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Newb question:

Does a Program that is written with the Microsoft .NET framework compile/execute native code?

I don't mean if there is a way not to have to install the .net framework on a machine. Simply put: does a .net application run on another layer like Java (i.e. bytecode).

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8 Answers 8

A .NET application must run over the Common Language Runtime (CLR).

The CLR is Microsoft's implementation of the CLI standard. (And there are other implementations of the CLR beside the Microsoft .NET Framework i.e.: Mono, Portable.NET).

The CLR executes a type of bytecode known as the Common Intermediate Language (CIL).

CIL

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A picture is worth a thousand words –  Pascal Paradis Jan 17 '09 at 4:35
    
+1 for rad diagram –  Alex Baranosky Jan 17 '09 at 5:15
    
I always heard MSIL as opposed to CIL. Is calling it MSIL on the outs? –  Gene Roberts Jan 17 '09 at 5:40
    
@PhoenixRedeemer: Originally was known as MSIL, during the beta releases of the .NET languages, but due the standardization (Ecma-335 is.gd/gchW ) is now officially known as CIL... –  CMS Jan 17 '09 at 5:55
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Sort of. The .NET compiler compiles your source code into IL (an intermediate language) and packages it in an assembly (usually one .DLL or .EXE file) which you deploy. At run-time, it is hosted by a CLR (common language runtime) which is responsible for executing the code, enforcing security rules, and so on. The main desktop CLR for Windows (there are others like Mono and Silverlight) doesn't interpret the IL, but rather "JIT"s (just in-time compiles) the IL code into native code before executing methods (functions).

Note there are actually some performance advantages to just in-time compilation. For example, the CLR can optimize the native code it generates based on performance characteristics of the machine it is running on like type of CPU, CPU cache size, number of CPUs, RAM size, etc. Traditional compilers can't do this as they don't know what machine the code they generate will ultimately be executed on.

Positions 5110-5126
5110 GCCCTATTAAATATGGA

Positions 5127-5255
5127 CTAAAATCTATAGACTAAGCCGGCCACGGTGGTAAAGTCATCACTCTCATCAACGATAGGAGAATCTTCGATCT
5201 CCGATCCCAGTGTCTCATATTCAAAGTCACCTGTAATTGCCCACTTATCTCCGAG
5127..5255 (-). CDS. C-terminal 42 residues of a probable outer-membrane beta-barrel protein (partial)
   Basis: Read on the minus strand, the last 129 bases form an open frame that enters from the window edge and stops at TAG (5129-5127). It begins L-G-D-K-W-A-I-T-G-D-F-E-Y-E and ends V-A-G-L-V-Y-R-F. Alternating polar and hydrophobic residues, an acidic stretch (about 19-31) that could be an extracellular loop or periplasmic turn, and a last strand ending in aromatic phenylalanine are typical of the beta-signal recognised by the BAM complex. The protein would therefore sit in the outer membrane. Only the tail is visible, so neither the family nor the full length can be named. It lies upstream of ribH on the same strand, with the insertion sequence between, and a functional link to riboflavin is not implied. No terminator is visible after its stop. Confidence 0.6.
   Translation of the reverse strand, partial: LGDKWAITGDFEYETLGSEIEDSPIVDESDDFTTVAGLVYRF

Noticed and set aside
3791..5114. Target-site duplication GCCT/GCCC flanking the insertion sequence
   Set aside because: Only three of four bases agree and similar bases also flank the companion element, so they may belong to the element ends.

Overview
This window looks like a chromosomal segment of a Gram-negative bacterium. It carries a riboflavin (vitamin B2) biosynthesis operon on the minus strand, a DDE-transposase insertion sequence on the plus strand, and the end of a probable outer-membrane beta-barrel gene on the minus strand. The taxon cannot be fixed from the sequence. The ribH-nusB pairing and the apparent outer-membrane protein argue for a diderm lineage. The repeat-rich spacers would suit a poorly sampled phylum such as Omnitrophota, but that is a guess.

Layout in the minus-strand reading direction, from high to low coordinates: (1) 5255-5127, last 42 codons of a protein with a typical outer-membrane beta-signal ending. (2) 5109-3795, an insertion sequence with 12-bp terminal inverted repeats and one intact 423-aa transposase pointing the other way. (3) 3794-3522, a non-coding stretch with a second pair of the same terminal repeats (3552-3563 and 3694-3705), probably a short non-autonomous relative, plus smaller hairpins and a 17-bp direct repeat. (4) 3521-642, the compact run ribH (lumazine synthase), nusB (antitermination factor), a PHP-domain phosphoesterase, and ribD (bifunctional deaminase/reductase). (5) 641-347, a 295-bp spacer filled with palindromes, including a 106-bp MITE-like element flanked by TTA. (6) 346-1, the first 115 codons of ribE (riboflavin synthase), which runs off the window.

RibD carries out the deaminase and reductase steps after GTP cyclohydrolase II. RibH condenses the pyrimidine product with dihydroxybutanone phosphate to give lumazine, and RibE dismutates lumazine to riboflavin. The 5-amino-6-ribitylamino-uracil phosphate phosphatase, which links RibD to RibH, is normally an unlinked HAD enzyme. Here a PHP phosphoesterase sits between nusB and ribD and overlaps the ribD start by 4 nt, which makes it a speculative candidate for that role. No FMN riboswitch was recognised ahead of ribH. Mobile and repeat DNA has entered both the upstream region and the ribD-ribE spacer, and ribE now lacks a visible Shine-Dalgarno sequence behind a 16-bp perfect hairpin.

Also, assemblies can be "pre-JITted" using a tool called ngen. In this process the native code is compiled from the IL before the assembly is executed and cached on disk. That way, no JITting overhead is incurred at run-time.

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not many people knows about ngen –  chakrit Jan 17 '09 at 5:08
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Short answer (to your second question): Yes. It's called the Common Language Runtime (CLR).

Brief overview of the framework is available at Wikipedia: http://en.wikipedia.org/wiki/.NET_Framework#Architecture

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When you compile a .NET program it is compiled into IL (Intermediate Language). IL is very similar to assembly language. That IL is then converted into native code at run time through the JIT (Just In Time) compiler.

So, to answer your question, yes and no. The compiler does not emit native code but rather IL which is converted to native code when the application is run.

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Well, at least with mono I do know that you can generate native code instead of managed assemblies. I think there are OpenSource tools for Windows that are able to do this, too.

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I think you have to be careful about asking whether it is "compiled" and assuming that this means that the result emitted must be "native code." This isn't what "compiled" means:

"We generally say that a language is 'interpreted' when the initial translator is simple. If the translator is complicated, we say that the language is "compiled." The distinction can be confusing because "simple" and "complicated" are subjective terms, and because it is possible for a compiler to produce code that is then executed by a complicated virtual machine (interpreter)...These two characteristics - thorough analysis and nontrivial transformation - are the hallmarks of compilation."

From "Programming Language Pragmatics" by Michael L. Scott. Oddly enough, this is a textbook on programming language theory that I just happened to be reading this afternoon with the page open to that quote.

So, yes, C# and other .NET languages run on the CLR and they are compiled.

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C++ is the one .Net language which doesnt have to be compiled into IL, but you cant have ANY .NET references or code from .Net if you take this option.

Ther other thing to look into is what c dragon pointed out - ngen.exe which can have some remarkable improvments for many .Net windows/console based applications.

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at the time of execution, compiler generates a IL code which is intermediate language code then the code is converted into native code by JIT compiler

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